Under European Union law, recordings move into the public domain after fifty years. This means that anyone can issue tracks after that time without restraint, provided that the songwriters are paid. As I’ve discussed before, over the years this has led to the reissue of many tracks which may not otherwise have seen the light of day. For example, there is Secret’s R&B Years series, the excellent Proper boxes, and the Classics series of jazz and blues reissues from France. Until recently this was a mini-industry aimed at connoisseurs, but this changed in 2006 when Elvis Presley’s Sun studio work moved into the public domain leading to several budget collections being issued.
Things are already looking to move up a gear as the fruits of 1957 become available. Already scheduled are two 4 disc boxes from Acrobat containing every UK chart hit of the year (1957 British Hit Parade volumes 1 and 2). Quite who would want their Little Richard and Elvis tracks nestling alongside Max Bygraves and Pat Boone is quite beyond me. The same company also has a 1957 country hits collection called, surprisingly, The Greatest Country Hits of 1957. Hank Snow, Elvis and Johnny Cash rub shoulders uncomfortably with rather too much Jim Reeves for my liking.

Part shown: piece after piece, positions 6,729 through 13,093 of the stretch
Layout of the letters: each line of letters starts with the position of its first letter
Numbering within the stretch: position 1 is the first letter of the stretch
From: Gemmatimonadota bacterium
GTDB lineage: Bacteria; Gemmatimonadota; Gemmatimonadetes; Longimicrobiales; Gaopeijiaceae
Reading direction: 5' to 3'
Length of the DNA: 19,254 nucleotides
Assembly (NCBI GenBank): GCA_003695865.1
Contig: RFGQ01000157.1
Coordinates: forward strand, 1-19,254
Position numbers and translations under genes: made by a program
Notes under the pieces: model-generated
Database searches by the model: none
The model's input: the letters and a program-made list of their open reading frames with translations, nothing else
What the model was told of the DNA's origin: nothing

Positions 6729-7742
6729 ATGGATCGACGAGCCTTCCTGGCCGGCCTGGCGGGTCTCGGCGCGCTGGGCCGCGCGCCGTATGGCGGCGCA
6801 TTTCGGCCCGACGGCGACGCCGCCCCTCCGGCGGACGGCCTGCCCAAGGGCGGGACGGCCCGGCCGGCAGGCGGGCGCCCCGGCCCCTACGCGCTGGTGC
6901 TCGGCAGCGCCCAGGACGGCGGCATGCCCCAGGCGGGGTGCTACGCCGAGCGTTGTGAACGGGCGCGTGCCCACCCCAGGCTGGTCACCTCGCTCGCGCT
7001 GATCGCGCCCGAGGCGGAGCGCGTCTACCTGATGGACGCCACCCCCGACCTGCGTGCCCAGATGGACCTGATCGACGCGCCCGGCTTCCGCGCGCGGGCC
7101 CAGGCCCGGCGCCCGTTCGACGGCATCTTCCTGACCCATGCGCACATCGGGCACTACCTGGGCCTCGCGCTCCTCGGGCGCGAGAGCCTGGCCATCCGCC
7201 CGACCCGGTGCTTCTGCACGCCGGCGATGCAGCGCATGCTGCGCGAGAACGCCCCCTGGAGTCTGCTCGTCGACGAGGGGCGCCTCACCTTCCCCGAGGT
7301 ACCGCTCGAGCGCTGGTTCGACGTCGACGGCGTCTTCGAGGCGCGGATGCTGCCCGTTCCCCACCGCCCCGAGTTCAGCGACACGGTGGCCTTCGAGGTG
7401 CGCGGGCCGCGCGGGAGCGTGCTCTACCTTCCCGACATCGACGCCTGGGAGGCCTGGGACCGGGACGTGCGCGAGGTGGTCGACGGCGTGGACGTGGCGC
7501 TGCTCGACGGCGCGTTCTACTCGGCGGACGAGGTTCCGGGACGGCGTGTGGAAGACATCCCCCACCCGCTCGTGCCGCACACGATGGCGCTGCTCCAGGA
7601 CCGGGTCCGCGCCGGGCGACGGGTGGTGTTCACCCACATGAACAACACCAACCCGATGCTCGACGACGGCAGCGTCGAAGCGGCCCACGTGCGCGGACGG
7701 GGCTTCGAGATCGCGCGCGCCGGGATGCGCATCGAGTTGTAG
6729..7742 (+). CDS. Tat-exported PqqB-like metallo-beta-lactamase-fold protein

There’s a single disc collection of Elvis tunes from a label called Xtra (me neither) called From Jailhouse to Graceland – the Complete 1957 Recordings and a lovingly crafted three CD box containing everything that Buddy Holly committed to tape that year from El Toro (Not Fade Away: Buddy Holly 1957 – The Complete Recordings) which is probably a little too much for all but the most ardent Holly acolytes.
I’ve never heard of a company called Performance, but their 46 song double CD compilation Rock ‘n’ Roll Diner 1957 has a pretty spectacular line-up with all the year’s hits from Holly, Presley, Chuck Berry, Gene Vincent, Little Richard, Fats Domino etc all present and correct. And all for seven quid!
No doubt there will be much more stuff to come. A lot will be shoddily packaged and mastered cash-ins, but others will be nerdy completists wet dreams. By December I doubt whether there will be much left un-anthologised which, on balance, I think is a good thing.